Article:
What is the Future of Work for Women? Three Key Insights from the United State of Women Summit

When the #MeToo movement erupted in the fall of 2017, the dynamics of workplaces and the treatment of female workers across the United States began to be deeply scrutinized. After all, over one-third of all women have reportedly experienced sexual harassment or abuse at work—and yet, serious solutions to address workplace misconduct have yet to really come forth. At the same time, the so-called gig economy continues to expand through the workforce, with reports finding that anywhere from 20 percent to 34 percent of workers are contractors and freelancers, with most working without benefits and without defined legal protections.

What needs to be done when greater protections against abuse are needed for workers but the work seems to be shifting into positions with even fewer safeguards? In a discussion moderated by The Workers Lab CEO Carmen Rojas at the at the 2018 United State of Women Summit (USOW) on May 5, president of the Service Employees International Union (SEIU) in California Laphonza Butler, Ai-jen Poo of the National Domestic Workers Alliance and Caring Across Generations, and Aquilina Soriano of Pilipino Workers Center and the National Domestic Workers Alliance tried to answer that very question—sharing their plans, strategies and thoughts on what needs to happen for workplaces to finally be more inclusive and work for everyone.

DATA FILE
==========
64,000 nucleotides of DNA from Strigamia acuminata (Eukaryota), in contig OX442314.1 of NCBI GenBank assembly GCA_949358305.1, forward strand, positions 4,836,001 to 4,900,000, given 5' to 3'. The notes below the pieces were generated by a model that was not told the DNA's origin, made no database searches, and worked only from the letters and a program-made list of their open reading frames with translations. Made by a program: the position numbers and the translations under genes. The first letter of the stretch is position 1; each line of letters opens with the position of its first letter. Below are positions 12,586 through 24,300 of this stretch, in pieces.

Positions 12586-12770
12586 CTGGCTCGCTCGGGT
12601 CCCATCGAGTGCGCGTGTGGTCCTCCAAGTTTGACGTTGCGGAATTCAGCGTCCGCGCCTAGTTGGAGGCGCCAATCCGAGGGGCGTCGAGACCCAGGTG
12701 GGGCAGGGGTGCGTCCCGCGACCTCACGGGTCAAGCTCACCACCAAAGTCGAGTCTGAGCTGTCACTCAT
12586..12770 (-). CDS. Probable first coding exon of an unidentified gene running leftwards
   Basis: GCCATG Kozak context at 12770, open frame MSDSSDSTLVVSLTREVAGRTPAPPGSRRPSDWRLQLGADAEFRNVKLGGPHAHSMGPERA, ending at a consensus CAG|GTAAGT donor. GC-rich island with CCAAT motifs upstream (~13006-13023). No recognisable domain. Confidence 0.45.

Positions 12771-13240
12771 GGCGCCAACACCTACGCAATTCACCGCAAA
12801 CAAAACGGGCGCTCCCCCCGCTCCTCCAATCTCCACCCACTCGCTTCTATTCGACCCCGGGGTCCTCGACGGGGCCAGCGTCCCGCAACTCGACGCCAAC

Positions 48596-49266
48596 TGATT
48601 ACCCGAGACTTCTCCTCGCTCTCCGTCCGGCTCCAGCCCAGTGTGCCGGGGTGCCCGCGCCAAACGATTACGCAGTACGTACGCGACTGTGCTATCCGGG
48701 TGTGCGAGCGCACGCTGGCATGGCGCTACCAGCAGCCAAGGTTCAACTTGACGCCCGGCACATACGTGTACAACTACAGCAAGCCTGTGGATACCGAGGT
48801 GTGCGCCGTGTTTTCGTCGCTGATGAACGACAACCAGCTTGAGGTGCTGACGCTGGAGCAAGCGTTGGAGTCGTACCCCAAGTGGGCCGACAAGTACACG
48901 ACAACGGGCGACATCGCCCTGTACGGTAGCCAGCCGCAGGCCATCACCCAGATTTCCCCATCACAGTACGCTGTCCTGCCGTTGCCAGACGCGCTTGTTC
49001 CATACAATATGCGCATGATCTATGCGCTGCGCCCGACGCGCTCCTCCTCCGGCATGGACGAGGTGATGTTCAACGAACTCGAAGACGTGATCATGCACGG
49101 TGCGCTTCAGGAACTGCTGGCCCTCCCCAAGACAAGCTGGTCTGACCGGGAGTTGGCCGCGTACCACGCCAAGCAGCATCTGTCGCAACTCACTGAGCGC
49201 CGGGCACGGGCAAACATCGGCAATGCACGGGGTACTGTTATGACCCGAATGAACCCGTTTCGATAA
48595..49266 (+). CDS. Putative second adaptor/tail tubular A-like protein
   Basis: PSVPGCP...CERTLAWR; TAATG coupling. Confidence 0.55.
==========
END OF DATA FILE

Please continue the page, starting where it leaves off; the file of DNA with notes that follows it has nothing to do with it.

“One of the things that we realized is that when we first started organizing, the conditions of domestic work—long hours, low wages, no job security, no access to a safety net or benefits, really unpredictable hours—those conditions were seen as marginal or kind of on the edges of the economy, and today when we look around, more and more of our workforce deals with those same conditions,” Poo shared with the panel. “If we’re not careful about the future of work, we can look forward to a continuing decline in our working conditions.”

And, as Poo reiterated, protections are even more necessary because the gig economy and domestic work are only expanding in size. “Two of the top five fastest growing jobs in the U.S. economy are personal care jobs—home care workers, personal care attendants. Just here in California, the Department of Labor suggests that California is going to need 200,000 more caregivers in the next eight years,” Poo pointed out. “The fastest growing demographic in the state of California actually are those Californians who are over 85. And so, think about the future of work and the future of women—the work that women have historically done—this is an important occupation for us to be thoughtful about as Californians and as people living in the United States of America, and frankly, around the world.”

Here are just three solutions the group of powerhouse feminist leaders put forward last weekend—and a glimpse into their vision for the future of women at work.

#1: Change Begins with Amplifying the Stories of the Most Vulnerable Workers

While much of the #MeToo movement has been focused on the revelations emerging from Hollywood and politicians, Poo wants attention to be given to domestic workers and caregivers as well, whose positions remain vulnerable simply because of the nature of their work in private residences. “Their workforce is almost defined by invisibility … There is no water cooler, there are no co-workers, there is definitely no HR,” Poo noted. “I don’t think many people know just how many work places aren’t covered by anti-discrimination laws and protections. Our laws that protect people from harassment require that there be at least 15 employees in a workplace … It effectively excludes the entire domestic workforce with one word. There are massive holes in our protections.”